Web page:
In “The Monkey’s Paw,” a short story published in 1902 by W.W. Jacobs, the White family comes to possess a magical artifact, a monkey’s paw that can grant its owners three wishes. Of course, there is a catch. Any wish granted by the monkey’s paw comes with dire consequences. The moral of the Monkey’s Paw, as you may have guessed, is be careful what you wish for.
The Moral of “The Monkey’s Paw”
Beyond “be careful what you wish for,” the moral of “The Monkey’s Paw” digs deeper into the reader’s psyche. The White family has everything they could need, but they lose their happiness and security because they want too much. So another moral of “The Monkey’s Paw” is to appreciate what you have and avoid the temptations of greed.
“The Monkey’s Paw” Lesson Plan Ideas
Reading “The Monkey’s Paw” is an effective way to teach several higher-level literary devices, such as foreshadowing and irony. “The Monkey’s Paw” lesson plan ideas will incorporate critical reading skills like making inferences because irony has to be inferred in the story’s context.
Example lesson: Ask students to read the text aloud as a group. As they read, students should use context clues to understand the meaning of words in context. Students should write down words they don’t know and look up the words later in the lesson. After reading, students should answer text-dependent questions, so the teacher can measure their reading comprehension. For deeper analysis, students can write an extended response answer that assesses the moral lesson of the story through its use of situational irony. Teachers should grade these responses on a rubric to normalize assessment criteria. Other “The Monkey’s Paw” lesson plan ideas should include more hands-on activities.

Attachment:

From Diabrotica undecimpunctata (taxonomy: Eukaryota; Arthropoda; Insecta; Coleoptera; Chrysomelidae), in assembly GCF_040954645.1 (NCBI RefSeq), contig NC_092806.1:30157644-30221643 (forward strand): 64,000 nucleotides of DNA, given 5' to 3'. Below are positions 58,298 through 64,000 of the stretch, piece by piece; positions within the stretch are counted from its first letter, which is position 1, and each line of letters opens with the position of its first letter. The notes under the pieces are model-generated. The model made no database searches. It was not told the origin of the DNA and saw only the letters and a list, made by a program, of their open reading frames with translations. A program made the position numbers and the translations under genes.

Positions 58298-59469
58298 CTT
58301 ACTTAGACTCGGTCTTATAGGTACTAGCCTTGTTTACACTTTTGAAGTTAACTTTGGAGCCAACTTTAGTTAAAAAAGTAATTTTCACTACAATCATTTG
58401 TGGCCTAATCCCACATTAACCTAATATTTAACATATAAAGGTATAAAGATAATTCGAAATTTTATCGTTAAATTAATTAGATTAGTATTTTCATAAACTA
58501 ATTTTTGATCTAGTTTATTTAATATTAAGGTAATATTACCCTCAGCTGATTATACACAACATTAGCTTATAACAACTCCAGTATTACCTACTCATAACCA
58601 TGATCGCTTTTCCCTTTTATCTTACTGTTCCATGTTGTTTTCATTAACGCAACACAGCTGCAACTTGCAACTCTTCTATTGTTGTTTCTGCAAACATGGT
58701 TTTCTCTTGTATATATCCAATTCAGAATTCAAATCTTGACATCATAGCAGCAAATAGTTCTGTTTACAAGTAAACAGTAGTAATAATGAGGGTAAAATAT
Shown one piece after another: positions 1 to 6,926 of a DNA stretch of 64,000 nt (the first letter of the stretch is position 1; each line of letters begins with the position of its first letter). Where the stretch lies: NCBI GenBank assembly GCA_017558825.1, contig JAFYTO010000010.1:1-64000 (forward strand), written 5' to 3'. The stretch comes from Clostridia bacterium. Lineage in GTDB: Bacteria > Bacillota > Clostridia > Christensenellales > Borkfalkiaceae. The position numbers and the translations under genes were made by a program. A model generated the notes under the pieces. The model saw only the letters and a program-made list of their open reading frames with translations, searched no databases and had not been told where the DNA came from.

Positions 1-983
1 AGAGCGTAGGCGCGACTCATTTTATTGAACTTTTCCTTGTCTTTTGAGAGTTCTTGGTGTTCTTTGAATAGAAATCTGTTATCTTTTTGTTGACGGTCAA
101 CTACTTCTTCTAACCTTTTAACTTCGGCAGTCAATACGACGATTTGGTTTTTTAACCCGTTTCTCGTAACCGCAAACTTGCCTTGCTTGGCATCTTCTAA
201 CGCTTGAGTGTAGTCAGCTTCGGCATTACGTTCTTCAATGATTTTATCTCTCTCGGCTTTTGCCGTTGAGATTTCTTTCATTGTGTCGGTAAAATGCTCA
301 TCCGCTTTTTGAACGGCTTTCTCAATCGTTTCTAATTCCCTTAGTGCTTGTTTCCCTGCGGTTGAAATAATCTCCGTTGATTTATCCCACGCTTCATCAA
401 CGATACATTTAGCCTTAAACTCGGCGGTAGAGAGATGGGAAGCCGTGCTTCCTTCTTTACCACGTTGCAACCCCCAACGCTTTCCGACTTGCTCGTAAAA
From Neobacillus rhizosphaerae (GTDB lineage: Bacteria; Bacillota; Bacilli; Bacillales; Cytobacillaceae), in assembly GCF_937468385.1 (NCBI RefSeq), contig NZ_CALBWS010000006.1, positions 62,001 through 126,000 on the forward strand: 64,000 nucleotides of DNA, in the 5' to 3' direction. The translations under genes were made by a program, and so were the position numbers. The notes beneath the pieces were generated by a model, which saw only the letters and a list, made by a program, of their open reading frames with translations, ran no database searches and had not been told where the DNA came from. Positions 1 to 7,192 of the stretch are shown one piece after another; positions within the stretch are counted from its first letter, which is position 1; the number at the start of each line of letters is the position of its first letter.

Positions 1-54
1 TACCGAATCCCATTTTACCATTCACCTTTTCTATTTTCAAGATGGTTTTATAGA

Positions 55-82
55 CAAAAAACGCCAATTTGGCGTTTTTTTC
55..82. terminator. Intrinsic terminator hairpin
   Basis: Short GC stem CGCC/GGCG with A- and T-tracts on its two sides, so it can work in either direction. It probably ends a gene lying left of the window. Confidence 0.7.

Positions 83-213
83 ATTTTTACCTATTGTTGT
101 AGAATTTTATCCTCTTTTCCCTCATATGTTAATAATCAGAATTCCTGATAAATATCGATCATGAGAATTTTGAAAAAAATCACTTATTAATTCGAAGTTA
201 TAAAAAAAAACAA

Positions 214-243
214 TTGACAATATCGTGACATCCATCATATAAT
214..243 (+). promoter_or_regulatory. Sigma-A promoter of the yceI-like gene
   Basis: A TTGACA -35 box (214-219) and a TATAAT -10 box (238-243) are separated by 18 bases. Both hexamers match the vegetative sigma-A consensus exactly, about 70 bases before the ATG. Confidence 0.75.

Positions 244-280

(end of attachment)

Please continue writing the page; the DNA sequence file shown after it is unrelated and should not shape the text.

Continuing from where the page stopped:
“The Monkey’s Paw” Activities
After students have read the story for understanding, “The Monkey’s Paw” activities can help them better interact with the ideas of the story. “The Monkey’s Paw” activities can include storytelling and group work, and they should work to assess either the story’s major theme or its higher level literary devices. The best “The Monkey’s Paw” activities will do all of these things.
Example activity: Ask students to get into groups of three. They’re going to tell each other spooky stories with a twist. Give each student a piece of construction paper and colored pencils or other art supplies. Tell the students to decide as a group what their magic wishing object will be. Each student should draw their own version of the object.
Separately, the students should each write something they would wish for at the top of their page. Tell the students their object is cursed like the monkey’s paw. They will get what they wish for — for a price. Each student should write the curse that comes with their wish at the bottom of the page. Using situational irony, students should match the curse with the wish so that it’s obvious they should have been more careful what they wished for. Students should illustrate their wishes and curses then return to their trio to relate their spooky stories to their group.
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